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  18. Woodland Note

    Woodland Note Oud Fan Staff Member

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    Thank you! And yes, indeed, that’s my observations as well.
    I’ve been thinking about pansies, since they are violets too, but somehow I haven’t tried to sniff them for a very long time...
     
  19. Woodland Note

    Woodland Note Oud Fan Staff Member

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    Tincture (95% ethanol)

    Violets from the yard, with an intense pleasant powdery odour:
    first-violets-from-the-yard.png

    And a few minutes after first submerge in ethanol:
    tincture-just-sumbmerged.jpg

    I observed some groovy color changes. First minutes with fresh ethanol the color was turning to violet, then pinkish and to light green at the end. When I was tincturing another batches of flowers in the same liquid it was at first turning to kind of how would you expect, somewhat pink/purple and then back to green again.

    tincture-2.jpg

    I was tincturing each batch of flowers for a few hours, followed with a bit of washing with clean ethanol to gather more stuff.
    After many batches, the liquid color got darker, more saturated green, kind of like dark virgin olive oil.

    Interestingly if some of this liquid is evaporated it leaves violet color pigment residue when it’s fresh, but after some days passed it leaves vivid turquoise-green color residue.

    tincture.jpg

    I was tincturing flowers only for a few hours because I just thought to myself that flower scent compounds/oils might come out faster, and water slower, so I decided to do it each time only for a few hours. There is no factual logic to it.

    As for the ethanol/water ratio, I was thinking to myself about using alcohol content meter, one that people use to check on their high percentage brewery. But I did not do it after all, cause I kind of can tell with my eye by judging liquid flammability if it’s (more or less) 40%, 50%, 60% or more, and as long as it’s 60%+ then I think it’s fine, it should not spoil.

    How does it smell? Well, not really like a violet flower, but surprisingly not that bad either. Somewhat green/floral, bittersweet. There is violet flower note somewhere in this scent, though it might be not obvious.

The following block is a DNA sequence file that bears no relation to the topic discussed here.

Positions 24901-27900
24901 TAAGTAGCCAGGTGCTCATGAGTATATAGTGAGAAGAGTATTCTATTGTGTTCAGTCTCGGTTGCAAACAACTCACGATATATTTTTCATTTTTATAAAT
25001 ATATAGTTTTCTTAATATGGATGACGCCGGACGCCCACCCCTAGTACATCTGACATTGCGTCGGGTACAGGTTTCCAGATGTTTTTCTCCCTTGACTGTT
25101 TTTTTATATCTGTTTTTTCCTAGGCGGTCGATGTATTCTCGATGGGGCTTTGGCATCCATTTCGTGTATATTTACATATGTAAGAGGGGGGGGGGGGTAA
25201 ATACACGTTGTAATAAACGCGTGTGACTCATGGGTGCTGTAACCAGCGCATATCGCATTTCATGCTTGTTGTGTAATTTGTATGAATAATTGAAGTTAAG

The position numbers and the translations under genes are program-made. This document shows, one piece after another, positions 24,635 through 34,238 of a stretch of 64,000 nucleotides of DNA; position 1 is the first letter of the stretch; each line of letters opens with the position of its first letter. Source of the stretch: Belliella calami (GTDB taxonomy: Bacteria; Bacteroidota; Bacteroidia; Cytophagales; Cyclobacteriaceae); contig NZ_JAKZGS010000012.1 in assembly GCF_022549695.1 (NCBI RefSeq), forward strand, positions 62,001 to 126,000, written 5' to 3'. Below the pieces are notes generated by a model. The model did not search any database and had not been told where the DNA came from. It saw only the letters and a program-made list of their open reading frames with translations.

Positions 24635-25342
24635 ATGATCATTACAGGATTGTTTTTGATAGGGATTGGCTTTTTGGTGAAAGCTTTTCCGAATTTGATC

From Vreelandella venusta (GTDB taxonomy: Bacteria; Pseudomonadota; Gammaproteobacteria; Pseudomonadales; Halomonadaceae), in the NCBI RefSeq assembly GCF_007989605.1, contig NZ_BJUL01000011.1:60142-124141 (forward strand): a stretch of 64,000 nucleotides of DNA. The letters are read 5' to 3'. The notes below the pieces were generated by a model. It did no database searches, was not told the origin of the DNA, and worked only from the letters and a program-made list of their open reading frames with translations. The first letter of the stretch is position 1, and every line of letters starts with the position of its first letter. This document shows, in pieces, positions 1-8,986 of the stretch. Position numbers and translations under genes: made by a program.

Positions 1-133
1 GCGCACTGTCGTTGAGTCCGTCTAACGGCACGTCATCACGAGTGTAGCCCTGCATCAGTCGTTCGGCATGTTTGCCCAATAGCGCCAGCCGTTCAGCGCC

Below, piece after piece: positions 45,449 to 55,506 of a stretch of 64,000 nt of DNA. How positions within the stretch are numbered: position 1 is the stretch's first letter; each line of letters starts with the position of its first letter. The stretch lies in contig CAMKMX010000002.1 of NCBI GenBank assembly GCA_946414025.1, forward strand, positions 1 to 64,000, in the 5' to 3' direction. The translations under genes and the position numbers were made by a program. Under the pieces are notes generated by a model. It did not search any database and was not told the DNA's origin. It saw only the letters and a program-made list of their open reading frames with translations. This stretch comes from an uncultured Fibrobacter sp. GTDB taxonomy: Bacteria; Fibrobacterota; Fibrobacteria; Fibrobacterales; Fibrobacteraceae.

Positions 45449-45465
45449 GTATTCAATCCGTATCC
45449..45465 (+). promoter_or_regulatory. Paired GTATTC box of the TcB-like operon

To sum it all up, I’m much more happy with the ether extract. (Thanks to @Mr.P encouragement :Thumbsup:. Otherwise I would probably not dare to try it withouth proper lab equipment.)

    So, how does petroleum ether extract smell like? Floral, hmm, much more like flowers I guess, but very very intense, and much much sweeter. It’s strange scent when it’s in such concentrated form, but once diluted... MMMMMMMMMM... delightful! :):Thumbsup:

    This might become a serial thing for me. :) Next I plan to do ether extraction of white lilacs, which will blossom here in around 3-5 weeks from now. (The purple ones have also a beautiful scent, but a bit different, and I prefer white ones.)
    And then common clover flowers. I’ve tried tincturing some clover flowers (not every clover flower seem fragrant) around 2 years ago, but the result was terrible. I guess most flowers are not suitable for tincturing indeed.
    But this non-polar solvent extraction is very promising so far . In future I may try to acquire some a proper lab glassware for a more efficient extraction and solvent recovery (so that I do not pollute the environment and my lungs).

    violets-by-the-river.png

    v-lighter-creamy-variety.png
     
    Last edited: Apr 12, 2019
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  20. Sproaty

    Sproaty Sproudy Staff Member

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    very informative post, Mr. Note :)